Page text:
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May 3, 2001
Inching Toward Weight Loss

first letter Excess pounds and inches can be a weighty issue. Every day, millions of Americans try to lose weight or to avoid gaining it. Obesity has been proclaimed the second biggest public health problem in the United States -- second only to smoking. If being overweight is a concern for you, you may want to consider conforming to the American Heart Association's new dietary guidelines.

Food & Fitness


By Elaine Gavalas

Battle of the bulge

According to reports in the Journal of the American Medical Association, half of all Americans are overweight, and at least 20 percent are considered obese. If this trend continues, most Americans will become overweight or obese within a couple of decades, experts say. Obesity is defined as being 20 to 30 pounds above the average weight for a person's age, sex, and height, and having a body mass index (BMI) of over 30.

The BMI is a height-weight calculation that correlates body fat with risk for disease. A BMI between 20 and 25 is considered healthy for men and women. To figure out your BMI, multiply your weight in pounds times 700. Then divide this number by the square of your height in inches. Any number over 25 is considered overweight. For example, if a woman is 5 feet 7 inches, or 67 inches, and weighs 150 pounds, she would multiply 150 times 700, which equals 105,000. Dividing 105,000 by the square of 67 (or 4,489), results in a BMI of 23, which is within the acceptable range.

Losing the battle of the bulge places a huge toll on our health care system. Researchers have estimated that 325,000 deaths in the United States annually are linked to obesity; this makes the condition the second most preventable cause of death. The American Cancer Society has found that at every stage of life, excess weight translates into an increased risk of dying.

Weight loss tips

A person needs to burn 3,500 calories to lose one pound. This can be accomplished by modifying your diet and exercise habits. If you can cut 500 calories each day for seven days, at the end of the week you'll have lost one pound. With a little bit of patience, you could lose as much as 52 pounds in a year using this healthy method.


Weight loss gimmicks always seem so much easier and quicker, but they are detrimental in the long run. There are no magical pills or potions for losing weight or maintaining a healthy weight.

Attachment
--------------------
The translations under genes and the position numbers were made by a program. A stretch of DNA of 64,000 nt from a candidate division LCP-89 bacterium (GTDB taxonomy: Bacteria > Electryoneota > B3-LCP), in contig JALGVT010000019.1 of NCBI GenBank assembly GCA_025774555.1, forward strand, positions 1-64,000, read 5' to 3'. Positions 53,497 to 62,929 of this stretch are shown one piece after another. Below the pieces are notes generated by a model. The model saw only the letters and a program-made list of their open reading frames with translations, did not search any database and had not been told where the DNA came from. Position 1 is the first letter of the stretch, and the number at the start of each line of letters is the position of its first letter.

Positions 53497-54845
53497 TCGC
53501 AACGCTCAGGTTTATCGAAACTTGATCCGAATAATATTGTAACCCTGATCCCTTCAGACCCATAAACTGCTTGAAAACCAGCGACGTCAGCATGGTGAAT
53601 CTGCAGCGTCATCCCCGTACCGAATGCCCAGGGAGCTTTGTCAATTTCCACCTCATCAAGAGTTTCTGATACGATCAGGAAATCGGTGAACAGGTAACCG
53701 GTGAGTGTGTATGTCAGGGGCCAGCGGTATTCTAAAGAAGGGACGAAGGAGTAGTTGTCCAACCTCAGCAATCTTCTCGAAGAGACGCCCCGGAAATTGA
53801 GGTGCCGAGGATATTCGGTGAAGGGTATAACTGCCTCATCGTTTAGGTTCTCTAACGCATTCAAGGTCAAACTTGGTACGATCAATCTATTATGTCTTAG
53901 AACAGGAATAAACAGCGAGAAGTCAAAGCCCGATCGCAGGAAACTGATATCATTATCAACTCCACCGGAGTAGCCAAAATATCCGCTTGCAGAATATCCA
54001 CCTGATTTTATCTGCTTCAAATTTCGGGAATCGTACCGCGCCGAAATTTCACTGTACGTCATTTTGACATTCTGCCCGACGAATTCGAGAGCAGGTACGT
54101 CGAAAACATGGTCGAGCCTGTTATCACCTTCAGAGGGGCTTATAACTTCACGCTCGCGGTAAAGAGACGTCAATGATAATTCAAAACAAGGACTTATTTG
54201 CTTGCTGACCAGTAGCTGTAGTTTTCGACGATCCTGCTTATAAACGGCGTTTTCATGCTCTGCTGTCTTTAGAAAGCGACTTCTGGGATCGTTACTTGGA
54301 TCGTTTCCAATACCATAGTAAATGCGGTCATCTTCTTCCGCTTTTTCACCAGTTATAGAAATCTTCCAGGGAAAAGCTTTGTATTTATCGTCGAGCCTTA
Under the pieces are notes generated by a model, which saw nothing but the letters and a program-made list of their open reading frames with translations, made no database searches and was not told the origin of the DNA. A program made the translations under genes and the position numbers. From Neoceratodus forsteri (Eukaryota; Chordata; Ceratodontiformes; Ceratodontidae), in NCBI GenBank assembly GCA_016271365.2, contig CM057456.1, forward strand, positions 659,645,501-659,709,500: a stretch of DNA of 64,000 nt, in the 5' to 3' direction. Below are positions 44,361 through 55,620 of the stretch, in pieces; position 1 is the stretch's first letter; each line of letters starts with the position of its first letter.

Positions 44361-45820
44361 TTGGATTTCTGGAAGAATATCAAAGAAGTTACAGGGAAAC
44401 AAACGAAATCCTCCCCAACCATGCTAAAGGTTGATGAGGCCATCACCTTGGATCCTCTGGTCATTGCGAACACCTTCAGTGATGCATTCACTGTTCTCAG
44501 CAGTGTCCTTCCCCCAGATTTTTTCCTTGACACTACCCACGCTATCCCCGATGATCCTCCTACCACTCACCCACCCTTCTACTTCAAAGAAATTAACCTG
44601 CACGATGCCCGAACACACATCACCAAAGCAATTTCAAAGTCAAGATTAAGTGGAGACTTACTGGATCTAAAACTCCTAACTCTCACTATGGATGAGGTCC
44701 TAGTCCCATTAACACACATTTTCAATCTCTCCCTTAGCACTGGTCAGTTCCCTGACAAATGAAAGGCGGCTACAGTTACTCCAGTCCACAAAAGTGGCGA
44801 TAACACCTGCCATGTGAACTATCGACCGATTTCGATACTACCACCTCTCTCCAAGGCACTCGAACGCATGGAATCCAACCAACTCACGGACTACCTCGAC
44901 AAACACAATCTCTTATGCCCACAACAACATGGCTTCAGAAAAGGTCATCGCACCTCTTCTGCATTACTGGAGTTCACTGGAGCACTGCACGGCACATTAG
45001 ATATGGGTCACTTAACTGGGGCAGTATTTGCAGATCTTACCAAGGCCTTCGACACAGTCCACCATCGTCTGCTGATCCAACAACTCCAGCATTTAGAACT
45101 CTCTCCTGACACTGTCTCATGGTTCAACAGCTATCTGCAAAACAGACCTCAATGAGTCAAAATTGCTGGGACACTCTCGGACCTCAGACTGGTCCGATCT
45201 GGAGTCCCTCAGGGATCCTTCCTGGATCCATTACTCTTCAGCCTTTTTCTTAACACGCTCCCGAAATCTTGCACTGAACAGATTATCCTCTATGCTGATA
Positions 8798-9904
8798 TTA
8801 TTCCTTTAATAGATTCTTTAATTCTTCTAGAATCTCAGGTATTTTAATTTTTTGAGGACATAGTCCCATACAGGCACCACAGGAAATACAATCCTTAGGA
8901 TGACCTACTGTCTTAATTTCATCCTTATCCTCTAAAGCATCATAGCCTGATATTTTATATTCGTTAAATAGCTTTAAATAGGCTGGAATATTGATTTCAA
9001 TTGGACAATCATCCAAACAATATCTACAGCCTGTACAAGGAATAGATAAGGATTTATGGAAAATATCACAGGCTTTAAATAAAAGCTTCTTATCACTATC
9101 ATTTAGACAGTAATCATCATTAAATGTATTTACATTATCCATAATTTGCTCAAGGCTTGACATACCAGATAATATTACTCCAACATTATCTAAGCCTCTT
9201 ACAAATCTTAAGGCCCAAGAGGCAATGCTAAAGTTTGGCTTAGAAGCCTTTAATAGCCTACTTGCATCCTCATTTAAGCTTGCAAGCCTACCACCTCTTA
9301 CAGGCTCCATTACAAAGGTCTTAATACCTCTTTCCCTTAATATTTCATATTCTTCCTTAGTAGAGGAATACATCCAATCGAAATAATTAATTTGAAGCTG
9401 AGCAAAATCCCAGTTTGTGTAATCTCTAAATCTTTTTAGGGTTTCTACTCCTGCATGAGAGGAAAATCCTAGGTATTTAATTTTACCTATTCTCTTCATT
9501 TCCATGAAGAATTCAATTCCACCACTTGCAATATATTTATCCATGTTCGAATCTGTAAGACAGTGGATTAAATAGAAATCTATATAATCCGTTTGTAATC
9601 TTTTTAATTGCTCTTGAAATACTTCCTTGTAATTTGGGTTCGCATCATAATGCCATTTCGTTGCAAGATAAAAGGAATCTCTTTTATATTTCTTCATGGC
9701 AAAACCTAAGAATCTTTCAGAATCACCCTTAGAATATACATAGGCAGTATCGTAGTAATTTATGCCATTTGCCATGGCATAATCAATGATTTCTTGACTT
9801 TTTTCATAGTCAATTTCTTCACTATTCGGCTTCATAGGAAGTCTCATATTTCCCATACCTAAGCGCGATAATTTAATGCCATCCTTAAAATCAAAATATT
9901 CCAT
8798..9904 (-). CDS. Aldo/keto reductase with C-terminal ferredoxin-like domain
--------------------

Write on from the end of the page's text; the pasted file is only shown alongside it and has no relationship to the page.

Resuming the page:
The American Heart Association (AHA) recommends focusing on losing one pound a week, not the total pounds you want or need to shed. Concentrating on a weight loss goal of 20 or more pounds may be overwhelming and discouraging. Any weight loss is a victory, as long as it is sustained. Set realistic expectations for your weight loss program.

Exercise is crucial to successful weight loss. To lose weight, you must burn more calories than you consume. You can increase the calories you burn by increasing the amount that you exercise. Focus on performing cardiovascular activities -- such as walking, aerobics, jogging, swimming, or biking -- for 30 to 60 minutes per day. In addition to burning calories, daily exercise will condition your heart and lungs, boost your metabolism, and could reduce your risk of heart disease and cancer.

To lose and then maintain your desired weight, the AHA recommends a varied, balanced diet rich in plant-based foods such as fruits, vegetables, whole grains, and legumes (beans). They also recommend fat-free and low-fat dairy products, two servings weekly of fish, and small portions of lean meats and poultry. Limit your saturated fats -- those fats found in animal products and tropical oils -- and trans fatty acids, like the partially hydrogenated oils found in hard margarines and packaged baked goods.

The bottom line is this: Eat less, eat smart, and exercise more. This mantra sums up the most effective known strategy to lose weight wisely and keep it off.

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Elaine Gavalas is an exercise physiologist, nutritionist, and weight management specialist currently earning her Ph.D. from Columbia University, where she also received her master's degree. Elaine is a contributing editor and columnist for a number of online consumer health and beauty sites.